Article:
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# Increasing, Diminishing, and Negative Marginal Product:

1. Increasing, Diminishing, and Negative Marginal Product:

The textbook discusses the concept of diminishing marginal product.  Review the PPT slides for chapter 13 and read about increasing and negative marginal product.

Think of a real-world example of increasing marginal product, diminishing (decreasing) marginal product, and negative marginal product.  Here is an example from my personal experience in the restaurant business:

Professor Lagalo’s family owns a restaurant in Michigan.  One corner of the kitchen has a salad station and a dessert station.  Each station has its own piece of equipment (two pieces of capital total).  During a dinner rush, it is very difficult for one worker to efficiently operate both food stations.  Adding a second worker to this area of the kitchen increases marginal product substantially; the second worker adds more value to production (at the margin) than adding the first worker.  Adding a third worker helps to assist the other two, but the marginal product (increase in total product) is lower because capital and floor space is fixed.  Occasionally, management makes a mistake by adding a fourth person to the salad and dessert station.  This is problematic for the first three workers because there is literally no room for the fourth worker.  By adding a fourth worker, marginal product actually becomes negative and output is lower with four workers than with three.  In this example, it only took a fourth worker to reach negative marginal returns.  In a factory setting it would likely take a larger number of workers to reach negative marginal product, but the overall principles regarding marginal product are the same.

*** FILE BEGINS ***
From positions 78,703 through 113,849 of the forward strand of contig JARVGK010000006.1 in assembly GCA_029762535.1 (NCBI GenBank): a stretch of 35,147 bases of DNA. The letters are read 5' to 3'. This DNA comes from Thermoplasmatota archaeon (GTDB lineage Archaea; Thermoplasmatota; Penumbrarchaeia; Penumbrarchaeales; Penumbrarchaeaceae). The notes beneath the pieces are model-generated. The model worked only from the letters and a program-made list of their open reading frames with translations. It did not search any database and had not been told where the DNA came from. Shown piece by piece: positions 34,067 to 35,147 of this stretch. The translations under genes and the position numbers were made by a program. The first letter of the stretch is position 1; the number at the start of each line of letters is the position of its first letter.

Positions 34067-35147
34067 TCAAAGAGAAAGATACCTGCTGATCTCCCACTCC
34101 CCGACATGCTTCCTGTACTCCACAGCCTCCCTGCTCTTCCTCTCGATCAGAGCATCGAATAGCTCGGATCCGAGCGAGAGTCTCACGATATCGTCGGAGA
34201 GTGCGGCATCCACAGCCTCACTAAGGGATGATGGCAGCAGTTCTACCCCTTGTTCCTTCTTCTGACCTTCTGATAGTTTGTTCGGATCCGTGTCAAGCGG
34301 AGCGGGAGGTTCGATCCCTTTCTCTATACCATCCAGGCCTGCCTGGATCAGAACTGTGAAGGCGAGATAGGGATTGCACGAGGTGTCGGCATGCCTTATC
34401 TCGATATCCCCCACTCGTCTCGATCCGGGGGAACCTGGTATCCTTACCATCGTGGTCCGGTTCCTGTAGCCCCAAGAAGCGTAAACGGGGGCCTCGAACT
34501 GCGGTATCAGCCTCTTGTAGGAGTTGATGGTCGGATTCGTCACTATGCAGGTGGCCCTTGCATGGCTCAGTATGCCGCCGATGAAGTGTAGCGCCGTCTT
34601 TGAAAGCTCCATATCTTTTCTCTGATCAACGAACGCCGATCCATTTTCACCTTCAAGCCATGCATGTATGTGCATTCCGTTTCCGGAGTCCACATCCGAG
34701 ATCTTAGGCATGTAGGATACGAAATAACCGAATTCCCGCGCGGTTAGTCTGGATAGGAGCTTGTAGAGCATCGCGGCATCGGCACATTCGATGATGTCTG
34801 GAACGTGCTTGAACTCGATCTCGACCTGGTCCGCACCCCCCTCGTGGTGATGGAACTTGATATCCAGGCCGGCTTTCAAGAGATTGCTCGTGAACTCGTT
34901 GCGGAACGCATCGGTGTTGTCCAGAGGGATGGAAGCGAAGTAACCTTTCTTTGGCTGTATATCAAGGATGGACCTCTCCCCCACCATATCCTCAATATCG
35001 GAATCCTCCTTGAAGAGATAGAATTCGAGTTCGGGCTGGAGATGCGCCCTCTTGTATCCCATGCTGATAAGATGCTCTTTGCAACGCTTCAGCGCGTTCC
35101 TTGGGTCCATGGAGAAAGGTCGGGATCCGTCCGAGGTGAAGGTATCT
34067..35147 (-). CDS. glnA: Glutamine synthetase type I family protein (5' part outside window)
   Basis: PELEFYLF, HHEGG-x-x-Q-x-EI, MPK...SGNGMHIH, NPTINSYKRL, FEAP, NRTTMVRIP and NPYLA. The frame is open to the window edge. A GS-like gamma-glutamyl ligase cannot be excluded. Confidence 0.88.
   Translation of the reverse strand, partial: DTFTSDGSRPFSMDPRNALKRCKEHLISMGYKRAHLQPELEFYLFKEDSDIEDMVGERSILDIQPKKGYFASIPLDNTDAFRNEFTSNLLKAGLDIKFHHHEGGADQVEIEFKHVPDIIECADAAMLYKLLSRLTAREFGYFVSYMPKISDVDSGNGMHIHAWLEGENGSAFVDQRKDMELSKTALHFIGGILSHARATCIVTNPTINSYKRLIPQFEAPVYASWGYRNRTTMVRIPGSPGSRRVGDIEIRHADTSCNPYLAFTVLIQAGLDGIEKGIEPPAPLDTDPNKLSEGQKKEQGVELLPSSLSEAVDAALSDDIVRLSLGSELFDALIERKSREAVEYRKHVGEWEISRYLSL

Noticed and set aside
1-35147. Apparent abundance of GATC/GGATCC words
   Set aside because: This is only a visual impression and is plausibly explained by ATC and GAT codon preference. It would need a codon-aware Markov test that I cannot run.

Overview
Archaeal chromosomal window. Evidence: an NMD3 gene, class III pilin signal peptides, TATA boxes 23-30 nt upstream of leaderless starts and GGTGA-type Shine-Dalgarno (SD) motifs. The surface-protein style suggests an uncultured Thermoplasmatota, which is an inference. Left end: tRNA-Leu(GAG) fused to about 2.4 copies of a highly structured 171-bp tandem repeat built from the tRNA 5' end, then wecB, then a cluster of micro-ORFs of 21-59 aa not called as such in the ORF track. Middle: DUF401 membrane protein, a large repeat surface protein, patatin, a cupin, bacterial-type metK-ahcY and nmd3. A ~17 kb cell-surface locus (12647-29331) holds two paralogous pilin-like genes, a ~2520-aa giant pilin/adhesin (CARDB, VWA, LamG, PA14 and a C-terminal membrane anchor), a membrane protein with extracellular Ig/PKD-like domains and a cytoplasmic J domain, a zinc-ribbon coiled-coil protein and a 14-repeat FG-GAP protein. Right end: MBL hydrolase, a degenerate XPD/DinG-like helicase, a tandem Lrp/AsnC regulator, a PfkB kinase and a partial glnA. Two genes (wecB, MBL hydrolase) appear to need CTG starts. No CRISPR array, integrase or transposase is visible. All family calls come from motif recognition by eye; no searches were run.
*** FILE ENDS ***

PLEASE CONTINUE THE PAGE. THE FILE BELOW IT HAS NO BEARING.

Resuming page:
This example is very similar to the way Subway Restaurants are set up.  The next time you are at a Subway ask an employee what is the most number of people that work behind the line.  The answer will probably be 3-4.  More is better in terms of inputs doesn’t apply when marginal product is negative because output becomes lower.  Reality check:  Would it be feasible for a Subway manger to schedule 10 employees to work during the same shift?  Would food come out faster, or slower, with 10 workers behind the line?

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